Hidden past of Diss revealed as part of Heritage Open Days
PUBLISHED: 11:09 05 September 2018 | UPDATED: 11:09 05 September 2018
History lovers will be in their element this month when some of some heritage treasures in Diss throw open their doors.
In total some 16 attractions in South Norfolk will be on show during this year’s Heritage Open Days from September 6-9 and 12-15.
The stunning heritage sites, many of which or either not usually open to the public or charge admission, will be free to the public and putting on special events.
Here in Diss events will include the chance to delve into the past at the town’s museum (open through the event) and explore the Corn Hall, where visitors can enjoy performances, talks, workshops and guided tours on September 13 and 14 (10.30am and 11.15am).
Albright of Diss — aka 23 St Nicholas Street, locally known as Tudor House — will also be open for a behind the scenes look on September 13, 14 and 15.
A 15th-century timber-framed building with excellent examples of decorative timber framing, the building boasts a carved Dragon Post; one side depicts the Annunciation with the archangel Gabriel and the Virgin Mary, and on the other the Nativity. Inside there is a most impressive arched braced tie beam, the remaining structure of an open hall, plus moulded floor joists inserted when the hall was floored over.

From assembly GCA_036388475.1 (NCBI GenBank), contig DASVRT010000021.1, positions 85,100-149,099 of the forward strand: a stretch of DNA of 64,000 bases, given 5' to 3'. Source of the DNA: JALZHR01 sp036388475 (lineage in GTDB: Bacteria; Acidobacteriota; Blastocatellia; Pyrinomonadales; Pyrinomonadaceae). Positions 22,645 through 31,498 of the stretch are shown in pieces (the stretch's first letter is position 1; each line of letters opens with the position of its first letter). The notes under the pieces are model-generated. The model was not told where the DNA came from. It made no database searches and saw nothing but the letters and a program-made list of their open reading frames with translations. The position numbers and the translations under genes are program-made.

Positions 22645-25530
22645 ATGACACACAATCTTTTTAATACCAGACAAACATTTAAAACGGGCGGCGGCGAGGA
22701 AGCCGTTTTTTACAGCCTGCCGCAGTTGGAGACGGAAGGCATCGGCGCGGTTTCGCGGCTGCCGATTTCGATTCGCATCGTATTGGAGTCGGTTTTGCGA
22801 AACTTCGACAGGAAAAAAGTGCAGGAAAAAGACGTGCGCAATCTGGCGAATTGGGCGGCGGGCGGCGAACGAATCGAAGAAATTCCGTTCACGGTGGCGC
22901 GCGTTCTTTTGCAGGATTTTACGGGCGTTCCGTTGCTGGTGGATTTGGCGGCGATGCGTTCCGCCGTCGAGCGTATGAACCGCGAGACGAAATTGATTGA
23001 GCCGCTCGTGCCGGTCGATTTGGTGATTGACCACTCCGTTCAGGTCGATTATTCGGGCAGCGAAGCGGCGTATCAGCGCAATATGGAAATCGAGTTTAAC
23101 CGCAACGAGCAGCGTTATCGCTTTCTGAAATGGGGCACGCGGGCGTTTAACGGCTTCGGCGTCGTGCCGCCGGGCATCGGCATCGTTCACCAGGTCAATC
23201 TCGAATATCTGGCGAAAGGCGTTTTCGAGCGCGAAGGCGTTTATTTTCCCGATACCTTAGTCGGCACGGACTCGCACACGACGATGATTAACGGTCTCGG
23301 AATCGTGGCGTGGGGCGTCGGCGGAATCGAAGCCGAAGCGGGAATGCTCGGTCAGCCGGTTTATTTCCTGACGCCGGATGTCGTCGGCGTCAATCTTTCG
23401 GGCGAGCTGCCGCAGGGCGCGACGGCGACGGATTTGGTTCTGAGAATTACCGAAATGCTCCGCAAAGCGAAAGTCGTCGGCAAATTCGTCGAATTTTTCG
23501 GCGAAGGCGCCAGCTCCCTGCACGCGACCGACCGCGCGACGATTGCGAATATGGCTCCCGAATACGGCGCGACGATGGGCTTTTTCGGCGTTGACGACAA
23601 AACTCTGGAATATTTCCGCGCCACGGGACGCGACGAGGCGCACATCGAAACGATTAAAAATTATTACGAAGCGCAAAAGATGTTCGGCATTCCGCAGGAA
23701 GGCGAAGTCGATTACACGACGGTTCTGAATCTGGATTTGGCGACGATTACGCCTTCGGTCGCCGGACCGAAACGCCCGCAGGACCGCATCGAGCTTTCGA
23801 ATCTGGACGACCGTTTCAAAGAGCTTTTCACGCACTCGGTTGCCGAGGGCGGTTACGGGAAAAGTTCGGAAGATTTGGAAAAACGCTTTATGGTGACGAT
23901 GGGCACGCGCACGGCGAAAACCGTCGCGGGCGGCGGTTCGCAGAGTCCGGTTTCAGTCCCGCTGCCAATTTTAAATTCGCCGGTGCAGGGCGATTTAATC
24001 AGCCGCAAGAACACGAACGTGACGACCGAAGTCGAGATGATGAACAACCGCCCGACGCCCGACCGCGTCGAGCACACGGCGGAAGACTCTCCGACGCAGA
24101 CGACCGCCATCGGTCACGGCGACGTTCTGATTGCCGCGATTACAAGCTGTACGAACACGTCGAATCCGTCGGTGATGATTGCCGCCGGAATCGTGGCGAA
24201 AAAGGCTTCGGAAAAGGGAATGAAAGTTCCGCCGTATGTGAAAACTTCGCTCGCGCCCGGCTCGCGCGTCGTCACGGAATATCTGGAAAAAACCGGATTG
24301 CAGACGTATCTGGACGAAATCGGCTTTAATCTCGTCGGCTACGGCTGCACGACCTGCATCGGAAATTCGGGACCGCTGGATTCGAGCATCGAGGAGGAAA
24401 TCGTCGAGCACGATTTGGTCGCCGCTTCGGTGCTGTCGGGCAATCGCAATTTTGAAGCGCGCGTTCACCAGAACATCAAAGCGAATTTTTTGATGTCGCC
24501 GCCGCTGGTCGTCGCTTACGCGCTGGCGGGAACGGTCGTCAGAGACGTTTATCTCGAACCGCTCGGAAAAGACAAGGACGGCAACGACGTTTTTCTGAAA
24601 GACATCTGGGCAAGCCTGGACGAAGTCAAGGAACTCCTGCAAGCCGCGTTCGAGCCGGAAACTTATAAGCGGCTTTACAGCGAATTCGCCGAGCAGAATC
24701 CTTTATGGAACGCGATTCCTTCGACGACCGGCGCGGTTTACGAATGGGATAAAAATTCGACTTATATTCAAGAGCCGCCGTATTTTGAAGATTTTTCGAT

Diss Iron Works on St Nicholas Street will be offering glimpses into Diss’ hidden past on September 13 and 14. Visitors will be taken around the building by owner, Peter Hyde who has a wealth of knowledge about its history and the rest of the town.
In the early 18th century this building was the home of a peruke (wig) maker. The 17th century rear of the building, once a dwelling, shows very good timbering including ovolo mullioned windows. Investigation into the structure and age of the building has been undertaken as part of the recent Heritage Triangle Project.
Meanwhile at Francis Cupiss Ltd on The Entry will be giving a talk on the origins of the company from its start in 1830 manufacturing horse medicine and its continued story at 10am on September 6-8 and 13-15.
Traditional Letterpress printing and its unique terminology will be explained and demonstrated with examples of how Letterpress printing is now used today. Visitors will be shown various printing presses in operation and at the end of their visit given the opportunity to go “hands on” to ink and print hand set wooden type to take home a print linked to their visit.
There will also be a demonstration at Designer Makers 21 which will be hosting thatching by Boz and Freddie Willows on September 15 (11am-3pm).
• To find out more about Heritage Open Days, or to download a brochure, visit heritageopendays.org.uk